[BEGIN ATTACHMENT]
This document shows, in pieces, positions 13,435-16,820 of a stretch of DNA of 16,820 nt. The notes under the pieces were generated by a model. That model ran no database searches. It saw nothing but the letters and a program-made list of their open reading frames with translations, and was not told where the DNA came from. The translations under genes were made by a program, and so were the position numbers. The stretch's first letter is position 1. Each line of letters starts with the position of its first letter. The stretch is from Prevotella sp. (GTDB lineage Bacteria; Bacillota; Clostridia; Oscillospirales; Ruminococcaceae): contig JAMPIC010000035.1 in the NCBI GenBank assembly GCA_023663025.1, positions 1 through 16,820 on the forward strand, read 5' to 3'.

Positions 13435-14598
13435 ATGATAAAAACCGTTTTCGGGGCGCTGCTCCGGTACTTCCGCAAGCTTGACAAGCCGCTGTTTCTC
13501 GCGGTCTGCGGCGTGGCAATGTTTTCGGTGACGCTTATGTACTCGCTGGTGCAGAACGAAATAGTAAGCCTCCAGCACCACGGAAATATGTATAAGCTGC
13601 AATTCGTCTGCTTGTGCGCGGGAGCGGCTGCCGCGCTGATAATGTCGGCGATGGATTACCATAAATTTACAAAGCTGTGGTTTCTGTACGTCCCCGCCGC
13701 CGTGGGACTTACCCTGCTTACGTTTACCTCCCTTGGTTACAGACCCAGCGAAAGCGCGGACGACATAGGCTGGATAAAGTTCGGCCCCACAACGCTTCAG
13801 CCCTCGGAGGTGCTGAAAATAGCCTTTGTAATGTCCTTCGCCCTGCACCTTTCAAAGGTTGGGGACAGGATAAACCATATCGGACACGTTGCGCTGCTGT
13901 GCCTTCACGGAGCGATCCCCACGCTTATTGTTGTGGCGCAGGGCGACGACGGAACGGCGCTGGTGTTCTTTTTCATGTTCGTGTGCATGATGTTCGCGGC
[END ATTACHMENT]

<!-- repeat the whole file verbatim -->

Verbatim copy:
This document shows, in pieces, positions 13,435-16,820 of a stretch of DNA of 16,820 nt. The notes under the pieces were generated by a model. That model ran no database searches. It saw nothing but the letters and a program-made list of their open reading frames with translations, and was not told where the DNA came from. The translations under genes were made by a program, and so were the position numbers. The stretch's first letter is position 1. Each line of letters starts with the position of its first letter. The stretch is from Prevotella sp. (GTDB lineage Bacteria; Bacillota; Clostridia; Oscillospirales; Ruminococcaceae): contig JAMPIC010000035.1 in the NCBI GenBank assembly GCA_023663025.1, positions 1 through 16,820 on the forward strand, read 5' to 3'.

Positions 13435-14598
13435 ATGATAAAAACCGTTTTCGGGGCGCTGCTCCGGTACTTCCGCAAGCTTGACAAGCCGCTGTTTCTC
13501 GCGGTCTGCGGCGTGGCAATGTTTTCGGTGACGCTTATGTACTCGCTGGTGCAGAACGAAATAGTAAGCCTCCAGCACCACGGAAATATGTATAAGCTGC
13601 AATTCGTCTGCTTGTGCGCGGGAGCGGCTGCCGCGCTGATAATGTCGGCGATGGATTACCATAAATTTACAAAGCTGTGGTTTCTGTACGTCCCCGCCGC
13701 CGTGGGACTTACCCTGCTTACGTTTACCTCCCTTGGTTACAGACCCAGCGAAAGCGCGGACGACATAGGCTGGATAAAGTTCGGCCCCACAACGCTTCAG
13801 CCCTCGGAGGTGCTGAAAATAGCCTTTGTAATGTCCTTCGCCCTGCACCTTTCAAAGGTTGGGGACAGGATAAACCATATCGGACACGTTGCGCTGCTGT
13901 GCCTTCACGGAGCGATCCCCACGCTTATTGTTGTGGCGCAGGGCGACGACGGAACGGCGCTGGTGTTCTTTTTCATGTTCGTGTGCATGATGTTCGCGGC